It’s been a rough few weeks. More long read think pieces have been written that perhaps at any moment in recent history. As Niti Bhan pointed out this morning
, the comments have been better than the articles in a surprising number of cases—surely a sign of the End Times.
I had written a longish reflection here as well, but a stack of Web-side technology and an apparently disagreeable browser conspired to save a blank page. So, Saturday wasted, but consider yourself spared.
It seems clear in the aftermath (or at least an acceptable hypothesis) that the turmoil generated by the majority Leave vote for Brexit has its popular roots in the failure of corporate globalization (private as well as large public institution) to deliver many long-term benefits to a large part of society. Even many on the Remain side are only just teetering on the edge of precarity, but have been able to take advantage of mobility, technology and a measure of privilege just to run in place.
The offered options of “rewind to an imagined past” or “restore to June 23 version” are both extremely limited by their lack of vision. The same lack of vision among elites of both sides has become evident to even the least “informed” (to use the popular meme). They can see it in their own lives—a lack of agency, materials and channels to create new futures that are both locally relevant and broadly amenable lead to a corrosive cocktail of frustration and anger.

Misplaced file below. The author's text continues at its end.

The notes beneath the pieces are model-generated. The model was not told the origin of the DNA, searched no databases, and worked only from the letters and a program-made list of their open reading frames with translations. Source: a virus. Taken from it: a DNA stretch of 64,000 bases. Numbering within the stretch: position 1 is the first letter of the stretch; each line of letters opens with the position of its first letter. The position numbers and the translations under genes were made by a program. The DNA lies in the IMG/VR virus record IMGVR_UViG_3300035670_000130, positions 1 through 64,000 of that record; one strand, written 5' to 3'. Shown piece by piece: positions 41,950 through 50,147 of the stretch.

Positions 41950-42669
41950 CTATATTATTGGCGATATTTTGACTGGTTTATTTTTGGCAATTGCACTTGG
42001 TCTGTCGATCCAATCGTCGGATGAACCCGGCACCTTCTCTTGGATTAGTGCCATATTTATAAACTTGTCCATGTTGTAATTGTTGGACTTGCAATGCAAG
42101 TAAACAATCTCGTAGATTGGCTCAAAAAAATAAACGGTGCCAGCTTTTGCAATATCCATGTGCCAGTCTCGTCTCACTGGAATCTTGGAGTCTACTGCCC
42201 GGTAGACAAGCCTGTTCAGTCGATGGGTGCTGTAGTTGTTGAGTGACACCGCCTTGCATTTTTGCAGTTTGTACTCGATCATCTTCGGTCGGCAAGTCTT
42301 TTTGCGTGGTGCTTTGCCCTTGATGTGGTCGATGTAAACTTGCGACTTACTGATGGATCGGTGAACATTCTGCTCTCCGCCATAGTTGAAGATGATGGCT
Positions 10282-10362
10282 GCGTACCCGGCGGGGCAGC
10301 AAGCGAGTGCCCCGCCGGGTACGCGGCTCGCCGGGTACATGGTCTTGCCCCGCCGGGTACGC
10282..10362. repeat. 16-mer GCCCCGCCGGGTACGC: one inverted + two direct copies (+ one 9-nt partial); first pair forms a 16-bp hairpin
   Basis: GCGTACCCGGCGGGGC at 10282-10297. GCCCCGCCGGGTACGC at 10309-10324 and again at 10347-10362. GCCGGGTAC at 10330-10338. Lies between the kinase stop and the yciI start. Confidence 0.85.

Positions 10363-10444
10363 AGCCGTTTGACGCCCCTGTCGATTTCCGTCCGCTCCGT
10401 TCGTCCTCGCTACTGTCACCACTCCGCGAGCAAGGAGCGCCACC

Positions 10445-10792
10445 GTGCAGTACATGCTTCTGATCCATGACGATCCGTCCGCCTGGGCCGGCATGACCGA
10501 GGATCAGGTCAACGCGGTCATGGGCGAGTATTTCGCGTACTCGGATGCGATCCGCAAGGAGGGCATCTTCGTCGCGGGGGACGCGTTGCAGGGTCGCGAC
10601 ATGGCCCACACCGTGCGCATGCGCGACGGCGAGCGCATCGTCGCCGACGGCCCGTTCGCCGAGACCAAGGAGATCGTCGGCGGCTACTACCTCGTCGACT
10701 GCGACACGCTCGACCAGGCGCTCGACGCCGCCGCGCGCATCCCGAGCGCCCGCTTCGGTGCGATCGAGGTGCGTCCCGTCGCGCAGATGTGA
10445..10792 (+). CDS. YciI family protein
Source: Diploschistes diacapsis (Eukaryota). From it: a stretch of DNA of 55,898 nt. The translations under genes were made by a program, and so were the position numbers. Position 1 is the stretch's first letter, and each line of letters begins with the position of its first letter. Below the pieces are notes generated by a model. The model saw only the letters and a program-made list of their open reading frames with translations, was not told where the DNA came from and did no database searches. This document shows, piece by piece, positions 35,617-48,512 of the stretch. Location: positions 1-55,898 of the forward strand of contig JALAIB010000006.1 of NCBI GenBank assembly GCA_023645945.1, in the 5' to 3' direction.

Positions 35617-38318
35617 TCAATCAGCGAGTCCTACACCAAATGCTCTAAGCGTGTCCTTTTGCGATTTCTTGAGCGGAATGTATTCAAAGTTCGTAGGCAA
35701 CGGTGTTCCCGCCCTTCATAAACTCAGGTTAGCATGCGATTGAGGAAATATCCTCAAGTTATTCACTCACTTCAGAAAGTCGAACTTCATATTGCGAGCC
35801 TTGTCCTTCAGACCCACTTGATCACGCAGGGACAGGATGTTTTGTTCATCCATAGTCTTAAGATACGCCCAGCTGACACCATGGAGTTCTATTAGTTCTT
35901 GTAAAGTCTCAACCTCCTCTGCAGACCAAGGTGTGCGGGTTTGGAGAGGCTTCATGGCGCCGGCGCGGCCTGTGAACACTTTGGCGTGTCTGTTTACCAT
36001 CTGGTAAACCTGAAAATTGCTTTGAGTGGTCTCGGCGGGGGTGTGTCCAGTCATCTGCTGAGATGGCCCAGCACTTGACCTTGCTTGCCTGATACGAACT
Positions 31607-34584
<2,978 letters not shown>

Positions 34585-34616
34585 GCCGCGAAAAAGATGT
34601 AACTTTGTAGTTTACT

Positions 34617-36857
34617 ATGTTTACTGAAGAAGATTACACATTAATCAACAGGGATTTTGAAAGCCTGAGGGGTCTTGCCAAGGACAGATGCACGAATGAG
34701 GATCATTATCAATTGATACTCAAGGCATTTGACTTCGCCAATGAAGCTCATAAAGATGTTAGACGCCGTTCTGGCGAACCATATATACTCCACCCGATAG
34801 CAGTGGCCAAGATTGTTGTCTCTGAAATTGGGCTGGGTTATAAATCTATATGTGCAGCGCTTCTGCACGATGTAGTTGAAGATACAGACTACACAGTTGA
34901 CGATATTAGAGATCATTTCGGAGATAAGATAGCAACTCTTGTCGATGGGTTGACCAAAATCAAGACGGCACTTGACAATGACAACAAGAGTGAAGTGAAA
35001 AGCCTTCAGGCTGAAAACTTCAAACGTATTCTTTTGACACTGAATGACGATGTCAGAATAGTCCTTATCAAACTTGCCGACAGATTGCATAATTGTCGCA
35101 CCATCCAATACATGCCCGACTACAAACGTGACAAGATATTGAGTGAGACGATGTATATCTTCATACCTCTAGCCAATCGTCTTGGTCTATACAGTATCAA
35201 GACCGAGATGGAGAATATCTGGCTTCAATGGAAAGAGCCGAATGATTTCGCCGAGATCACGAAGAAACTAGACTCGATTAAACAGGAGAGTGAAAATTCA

New futures are desperately needed—in the UK, Europe, the West and the world at large. Collectively and individually, we’re up against the existential threat of climate change, surrounded by viral conflict, and face having critical transitions to new models of education, energy, mobility, economics, manufacturing and much more either strangled in the crib, or shaped by a barely accountable coterie of megaplatforms.
Tools, access and the agency are needed in order to imagine, model, describe, communicate and ultimately create the elements of these transitions—to make them happen. Tools that combine structured ways to imagine different realities. Access available to anyone, regardless of power, position or point of view. Agency enabled by creating space for people to speak, be heard, and act.
To me, this is the best use of futures tools—identifying, imagining and shaping alternatives that improve our quality of life. Writer Nick Harkaway outlines some ambitious visions for a future Britain
linked below—sketching just a handful of the many possible ways forward that involve progress, not the feeble regression so often voiced this past week. These could be relevant almost anywhere, not just in Britain. They represent a down payment, a starting point of necessary visions. These kinds of ideas represent the best option we have to get to sustainable, stable, and flourishing societies.
We’re raising our hands. We’re ready to get stuck in, to work with willing partners to help make this happen, to go forward rather than go back or stand still. Anyone who’s ready, consider us in